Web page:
How it all went wrong: Things started to unravel when Scherzer got his infamous “sticky stuff” ejection and subsequent 10-game suspension in April at Dodger Stadium. Ultimately, Scherzer failing to live up to this prediction had as much to do with his team’s downfall as his own decline. When I made this prediction, I never expected Scherzer to finish off his season in the American League. But that’s what happened when a disappointing Mets squad ended up flipping him to the Rangers at the Deadline. Somewhat surprisingly, Scherzer ended up with one more strikeout in 2023 (174) than in 2022 (173), but even if you give him full credit for all of his AL strikeouts, that number would have only been good enough for 15th in the National League, sandwiched between Justin Steele (176 K’s) and Johan Oviedo (158).

Prediction: Cristian Javier wins AL Cy Young
Anthony Castrovince, national columnist

What I was thinking: As tends to be the case, I got a lot wrong. I had the Cardinals, Padres and Mets in the playoffs, but then again so did just about everyone. I had the Yankees in the World Series, but that was really just reverse psychology (it worked!). I had the Dodgers winning the World Series, and -- spoiler -- they didn’t, but that was their own darn fault. The list goes on and on. This error with Javier bothers me, though, because I legitimately thought he was about to break out in a big way in his first full season as a starter and help the Astros absorb the free-agent departure of Justin Verlander. Perhaps I was too swayed by having just witnessed Javier’s role in a combined World Series no-hitter, but the stats seemingly lined up. In 2022, he was in the 82nd percentile or better in hard-hit rate, expected batting average, expected slugging percentage, and strikeout and whiff rates, while his “invisible fastball” had held opponents to a .181 average.

How it all went wrong: Turns out, that fastball was visible, after all! The average velocity was down 1.1 mph and the opponent average rose by 53 points. Javier went way backward in every metric cited above, most notably with his K-rate dropping below league average. Javier did have two strong starts in the postseason before falling apart in Game 7 of the ALCS against the Rangers. Not only did he not step into Verlander’s Cy shoes, but the Astros had to bring back Verlander. Oh well. We’ll get ‘em next time, Cristian.

Prediction: Bryan de la Cruz will have a breakout year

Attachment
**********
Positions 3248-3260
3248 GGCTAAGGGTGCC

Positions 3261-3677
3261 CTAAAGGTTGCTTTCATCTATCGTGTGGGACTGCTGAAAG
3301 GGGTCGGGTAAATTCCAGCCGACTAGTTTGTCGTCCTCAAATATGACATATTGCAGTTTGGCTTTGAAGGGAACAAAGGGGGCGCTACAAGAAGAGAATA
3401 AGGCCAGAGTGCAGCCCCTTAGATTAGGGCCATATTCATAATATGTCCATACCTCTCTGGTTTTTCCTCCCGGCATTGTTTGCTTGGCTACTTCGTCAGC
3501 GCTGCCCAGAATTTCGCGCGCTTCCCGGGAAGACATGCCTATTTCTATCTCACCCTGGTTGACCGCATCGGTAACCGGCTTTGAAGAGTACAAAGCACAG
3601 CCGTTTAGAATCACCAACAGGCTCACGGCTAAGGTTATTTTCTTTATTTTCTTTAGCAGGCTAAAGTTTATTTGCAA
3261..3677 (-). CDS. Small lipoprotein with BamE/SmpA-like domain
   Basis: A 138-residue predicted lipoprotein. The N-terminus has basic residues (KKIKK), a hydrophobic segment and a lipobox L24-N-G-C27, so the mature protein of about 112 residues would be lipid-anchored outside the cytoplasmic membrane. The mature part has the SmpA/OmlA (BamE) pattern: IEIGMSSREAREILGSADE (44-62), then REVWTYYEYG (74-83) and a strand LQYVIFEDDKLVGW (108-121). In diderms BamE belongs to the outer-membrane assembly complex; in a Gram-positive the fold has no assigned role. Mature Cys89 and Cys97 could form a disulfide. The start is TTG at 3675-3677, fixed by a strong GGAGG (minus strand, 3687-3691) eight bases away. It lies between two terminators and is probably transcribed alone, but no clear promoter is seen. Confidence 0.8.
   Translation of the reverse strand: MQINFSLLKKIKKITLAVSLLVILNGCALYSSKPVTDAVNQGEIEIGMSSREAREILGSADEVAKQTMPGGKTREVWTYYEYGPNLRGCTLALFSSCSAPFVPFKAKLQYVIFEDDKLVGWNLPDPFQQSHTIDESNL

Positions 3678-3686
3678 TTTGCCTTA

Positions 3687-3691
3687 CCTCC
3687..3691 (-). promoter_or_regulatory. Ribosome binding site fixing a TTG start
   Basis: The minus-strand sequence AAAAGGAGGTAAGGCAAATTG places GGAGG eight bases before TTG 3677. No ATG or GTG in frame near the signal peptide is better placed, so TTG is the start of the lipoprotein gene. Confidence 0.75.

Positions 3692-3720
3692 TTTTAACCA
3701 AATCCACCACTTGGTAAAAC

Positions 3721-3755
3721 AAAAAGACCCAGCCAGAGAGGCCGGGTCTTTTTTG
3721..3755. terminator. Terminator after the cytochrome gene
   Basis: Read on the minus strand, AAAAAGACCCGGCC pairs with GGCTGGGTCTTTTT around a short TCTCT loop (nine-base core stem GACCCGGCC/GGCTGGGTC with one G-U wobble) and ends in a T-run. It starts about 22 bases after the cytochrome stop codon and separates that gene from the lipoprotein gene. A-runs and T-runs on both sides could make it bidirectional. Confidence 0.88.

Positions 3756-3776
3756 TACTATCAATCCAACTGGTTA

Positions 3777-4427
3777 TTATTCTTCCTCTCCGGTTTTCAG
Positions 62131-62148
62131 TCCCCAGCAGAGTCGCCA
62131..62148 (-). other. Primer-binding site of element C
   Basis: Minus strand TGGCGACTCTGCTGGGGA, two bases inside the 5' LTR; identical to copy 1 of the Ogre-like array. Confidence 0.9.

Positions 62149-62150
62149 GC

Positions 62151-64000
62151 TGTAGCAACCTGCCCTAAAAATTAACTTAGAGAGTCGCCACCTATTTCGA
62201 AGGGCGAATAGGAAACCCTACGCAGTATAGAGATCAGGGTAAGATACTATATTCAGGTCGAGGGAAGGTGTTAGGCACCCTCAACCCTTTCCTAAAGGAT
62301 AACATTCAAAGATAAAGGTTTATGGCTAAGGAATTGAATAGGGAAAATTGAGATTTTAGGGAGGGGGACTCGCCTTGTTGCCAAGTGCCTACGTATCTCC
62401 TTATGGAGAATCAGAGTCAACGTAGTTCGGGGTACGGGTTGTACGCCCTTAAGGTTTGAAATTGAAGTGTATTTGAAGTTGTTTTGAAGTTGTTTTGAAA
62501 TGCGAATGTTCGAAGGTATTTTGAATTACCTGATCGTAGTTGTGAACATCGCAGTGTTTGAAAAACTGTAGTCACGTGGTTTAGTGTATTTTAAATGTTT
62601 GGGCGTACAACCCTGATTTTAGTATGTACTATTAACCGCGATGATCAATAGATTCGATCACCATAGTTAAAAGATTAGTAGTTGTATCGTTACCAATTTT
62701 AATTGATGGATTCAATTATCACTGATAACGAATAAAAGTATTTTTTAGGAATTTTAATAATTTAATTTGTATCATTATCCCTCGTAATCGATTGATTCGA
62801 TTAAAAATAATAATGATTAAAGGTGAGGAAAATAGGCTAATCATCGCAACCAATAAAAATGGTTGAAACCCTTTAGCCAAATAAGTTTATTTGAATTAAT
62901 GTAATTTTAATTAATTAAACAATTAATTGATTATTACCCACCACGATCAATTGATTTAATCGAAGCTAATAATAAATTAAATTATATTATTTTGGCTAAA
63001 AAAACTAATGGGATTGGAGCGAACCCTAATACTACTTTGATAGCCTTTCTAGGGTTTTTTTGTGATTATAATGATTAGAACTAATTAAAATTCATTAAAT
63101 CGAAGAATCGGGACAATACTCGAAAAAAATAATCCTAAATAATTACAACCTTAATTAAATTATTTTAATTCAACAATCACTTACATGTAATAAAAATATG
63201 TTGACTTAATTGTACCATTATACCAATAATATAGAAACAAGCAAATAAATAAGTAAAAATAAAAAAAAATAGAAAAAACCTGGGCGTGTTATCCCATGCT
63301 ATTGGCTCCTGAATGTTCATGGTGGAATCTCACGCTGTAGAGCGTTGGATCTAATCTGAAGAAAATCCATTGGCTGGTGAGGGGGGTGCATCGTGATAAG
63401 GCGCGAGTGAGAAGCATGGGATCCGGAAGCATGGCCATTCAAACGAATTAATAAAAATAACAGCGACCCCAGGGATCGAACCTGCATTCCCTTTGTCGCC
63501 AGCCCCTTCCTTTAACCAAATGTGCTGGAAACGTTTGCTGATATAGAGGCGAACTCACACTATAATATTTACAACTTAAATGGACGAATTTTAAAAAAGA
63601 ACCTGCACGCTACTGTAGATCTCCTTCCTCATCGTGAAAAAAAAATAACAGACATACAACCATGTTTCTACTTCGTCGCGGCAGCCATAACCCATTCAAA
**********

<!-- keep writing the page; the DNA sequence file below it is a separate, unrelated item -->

Mike Petriello, senior stats analyst

What I was thinking: Not only did I pick de la Cruz as a breakout guy, I picked him first in our draft. I was drawn in by his age (he was 26 last season), his red-hot September 2022 (when only Aaron Judge and Julio Rodriguez out-hit him) and all the talk about swing changes that supposedly improved his game during a mid-2022 demotion back to the Minors. I looked at all the line drives and I fell in love; in my defense, I was hardly alone here, as de la Cruz popped up on breakout lists at The Athletic and Baseball Prospectus, too.

How it all went wrong: de la Cruz followed up a 102 OPS+ breakout-in-waiting with a 92 OPS+ disappointment, though the extra playing time he got made it look like he took a step forward in terms of homers and RBIs. There was a brief moment when it looked real, as de la Cruz posted a massive .939 OPS in May. The problem was, his OPS was south of .700 in every single other month. While he dropped his strikeout rate, it came at the cost of worse contact; even his running and defense took a step back. Maybe it was just that we put way too much emphasis on how shiny that September seemed.

Prediction: A comeback season for Dinelson Lamet
David Adler, researcher/reporter

What I was thinking: That Lamet could recapture some of the lightning of his 2020 season. Back then, he was a Cy Young contender and looked like he might be the best starter in a Padres rotation that featured Blake Snell, Yu Darvish and Joe Musgrove. Arm problems put a sad, swift end to that run in San Diego, but Lamet showed flashes of his old dominant stuff as a reliever with the Rockies in 2022. He struck out over 30% of the batters he faced, generated a 40% swing-and-miss rate and averaged 12.5 K's per nine innings. His fastball was still over 95 mph, and his slider, always his best pitch, was getting whiffs over half the time. Turns out, those flashes were gone by 2023. I was thinking wishfully, remembering what Lamet used to be.

How it all went wrong: It just never went right. Lamet's 2023 season started off rocky, and only got worse. He had a 12.19 ERA in April, then went on the injured list with lower back stiffness after his first appearance of May. The Rockies tried him as a starter again after he returned, but he got shelled, and Colorado released him in June. Lamet caught on with the Red Sox on a Minor League deal, and even worked his way back to the Majors in August, but he got knocked around in his first relief appearance and was immediately designated for assignment. Now Lamet's a free agent and has been pitching in the Dominican Winter League, where he had a 5.21 ERA in his first six starts for Águilas Cibaeñas. Who knows if we'll see Lamet in the Major Leagues again -- but just don't forget how good he was for that all-too-brief run.